For infants with the skull deformity craniosynostosis, head reshaping surgery after age 12 months has long been linked to impaired cognitive and language development. Now, a new study suggests that the difference in developmental outcomes may reflect a range of other patient characteristics and clinical factors affecting age at surgery, reports the April issue of Plastic and Reconstructive Surgery, the official medical journal of the American Society of Plastic Surgeons (ASPS).
“Multiple factors may affect cognitive outcomes in infants undergoing craniosynostosis surgery, regardless of patient age at the time of surgery,” says ASPS Member Surgeon Steven R. Buchman, MD, of the University of Michigan in Ann Arbor. “Our study suggests that children who undergo surgery later have characteristics that independently predispose them to both delayed surgery and impaired neurocognitive development.”
How Surgery Timing Affects Cognitive Development in Craniosynostosis
Craniosynostosis is a common skull deformity occurring when the joints (sutures) between the bones of the skull close prematurely. Craniosynostosis surgery is performed to correct the abnormal head shape and allow the growing brain room to expand normally.
In 1988, a research article suggested that children undergoing craniosynostosis surgery after 12 months of age were at risk of delayed neurocognitive development. Subsequent studies seemed to support this conclusion. However, few studies have evaluated other factors that might affect the risk of developmental delay after craniosynostosis surgery.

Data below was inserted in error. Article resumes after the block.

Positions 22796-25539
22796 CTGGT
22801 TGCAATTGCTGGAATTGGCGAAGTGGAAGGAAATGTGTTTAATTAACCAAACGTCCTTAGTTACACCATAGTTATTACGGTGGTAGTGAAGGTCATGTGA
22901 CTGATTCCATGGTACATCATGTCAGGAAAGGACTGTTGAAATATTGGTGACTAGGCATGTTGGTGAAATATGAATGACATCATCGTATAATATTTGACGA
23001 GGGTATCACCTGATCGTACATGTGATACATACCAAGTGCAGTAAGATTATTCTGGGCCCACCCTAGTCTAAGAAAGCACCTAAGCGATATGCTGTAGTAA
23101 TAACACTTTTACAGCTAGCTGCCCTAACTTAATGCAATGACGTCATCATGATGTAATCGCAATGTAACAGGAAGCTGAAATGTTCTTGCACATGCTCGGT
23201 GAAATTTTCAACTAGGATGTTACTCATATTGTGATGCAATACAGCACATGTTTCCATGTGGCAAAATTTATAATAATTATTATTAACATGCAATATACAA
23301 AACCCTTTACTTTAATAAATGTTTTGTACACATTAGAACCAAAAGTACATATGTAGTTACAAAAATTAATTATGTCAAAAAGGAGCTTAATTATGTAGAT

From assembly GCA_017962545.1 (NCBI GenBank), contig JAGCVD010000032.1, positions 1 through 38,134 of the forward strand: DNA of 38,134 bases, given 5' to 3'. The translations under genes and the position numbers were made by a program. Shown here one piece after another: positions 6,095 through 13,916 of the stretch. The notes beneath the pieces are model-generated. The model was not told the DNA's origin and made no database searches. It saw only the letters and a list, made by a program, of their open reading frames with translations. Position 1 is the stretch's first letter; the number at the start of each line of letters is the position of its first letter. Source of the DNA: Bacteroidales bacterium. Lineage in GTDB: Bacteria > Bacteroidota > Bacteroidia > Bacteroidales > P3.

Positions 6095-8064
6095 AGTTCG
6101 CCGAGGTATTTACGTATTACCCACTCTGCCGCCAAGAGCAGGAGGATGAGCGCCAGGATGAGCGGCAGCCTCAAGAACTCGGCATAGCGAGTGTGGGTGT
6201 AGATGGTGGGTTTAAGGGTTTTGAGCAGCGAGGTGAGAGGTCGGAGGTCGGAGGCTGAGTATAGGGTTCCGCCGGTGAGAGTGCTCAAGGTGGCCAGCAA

What’s the real effect of surgical timing on cognitive outcomes? Buchman and colleagues evaluated their center’s experience in 227 infants undergoing craniosynostosis surgery between 2009 and 2020. All patients had craniosynostosis involving a single skull suture, unrelated to any genetic syndrome.
Head reshaping surgery (cranial vault remodeling) was performed before age 12 months in 157 infants and after 12 months in 70 infants. Average age was 8 months in the early-surgery group versus 18 months in the late-surgery group.
Head Reshaping Delays Linked to Socioeconomic and Clinical Factors
Several patient characteristics differed between groups. Nineteen percent of children with delayed surgery were of non-white race/ethnicity, compared to nine percent of the early-surgery group. Children in the delayed-surgery group were more likely to qualify for need-based financial assistance such as Medicaid: 41% versus 21%.
There were also differences in key clinical factors. Children with delayed surgery were more likely to have preterm birth, 25% versus 10%; and had higher rates of other health problems (comorbidity), 40% versus less than 10%. On standard assessments of child development performed before surgery, 15% of children in the delayed-surgery group had cognitive delays, compared to three percent in the early-surgery group.
“These results demonstrate an association between patients who undergo surgery after 12 months of age and patients who identify with a minority race and/or experience socioeconomic disadvantage,” the researchers write. These and other differences in patient characteristics raise questions about how the timing of craniosynostosis surgery affects early-childhood cognitive development.
“The overarching purpose of this paper is to demonstrate that certain factors may predispose patients to delayed cranial vault remodeling and introduce selection bias toward slowed neurocognitive development,” Buchman and colleagues conclude.
They call for further studies in larger groups of children with craniosynostosis to determine which factors have the greatest impact on age at surgery and cognitive development.